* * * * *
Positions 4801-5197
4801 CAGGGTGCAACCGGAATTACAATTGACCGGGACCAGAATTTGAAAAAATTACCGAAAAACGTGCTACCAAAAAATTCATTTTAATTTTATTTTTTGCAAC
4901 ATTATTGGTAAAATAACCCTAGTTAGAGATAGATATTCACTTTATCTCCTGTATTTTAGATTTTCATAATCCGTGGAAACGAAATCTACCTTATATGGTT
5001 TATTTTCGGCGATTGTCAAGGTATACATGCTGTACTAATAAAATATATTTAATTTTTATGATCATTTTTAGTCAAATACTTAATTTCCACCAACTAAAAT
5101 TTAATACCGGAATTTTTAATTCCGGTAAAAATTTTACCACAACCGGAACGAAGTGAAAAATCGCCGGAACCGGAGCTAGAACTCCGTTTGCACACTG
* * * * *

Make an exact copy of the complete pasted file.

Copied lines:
Positions 4801-5197
4801 CAGGGTGCAACCGGAATTACAATTGACCGGGACCAGAATTTGAAAAAATTACCGAAAAACGTGCTACCAAAAAATTCATTTTAATTTTATTTTTTGCAAC
4901 ATTATTGGTAAAATAACCCTAGTTAGAGATAGATATTCACTTTATCTCCTGTATTTTAGATTTTCATAATCCGTGGAAACGAAATCTACCTTATATGGTT
5001 TATTTTCGGCGATTGTCAAGGTATACATGCTGTACTAATAAAATATATTTAATTTTTATGATCATTTTTAGTCAAATACTTAATTTCCACCAACTAAAAT
5101 TTAATACCGGAATTTTTAATTCCGGTAAAAATTTTACCACAACCGGAACGAAGTGAAAAATCGCCGGAACCGGAGCTAGAACTCCGTTTGCACACTG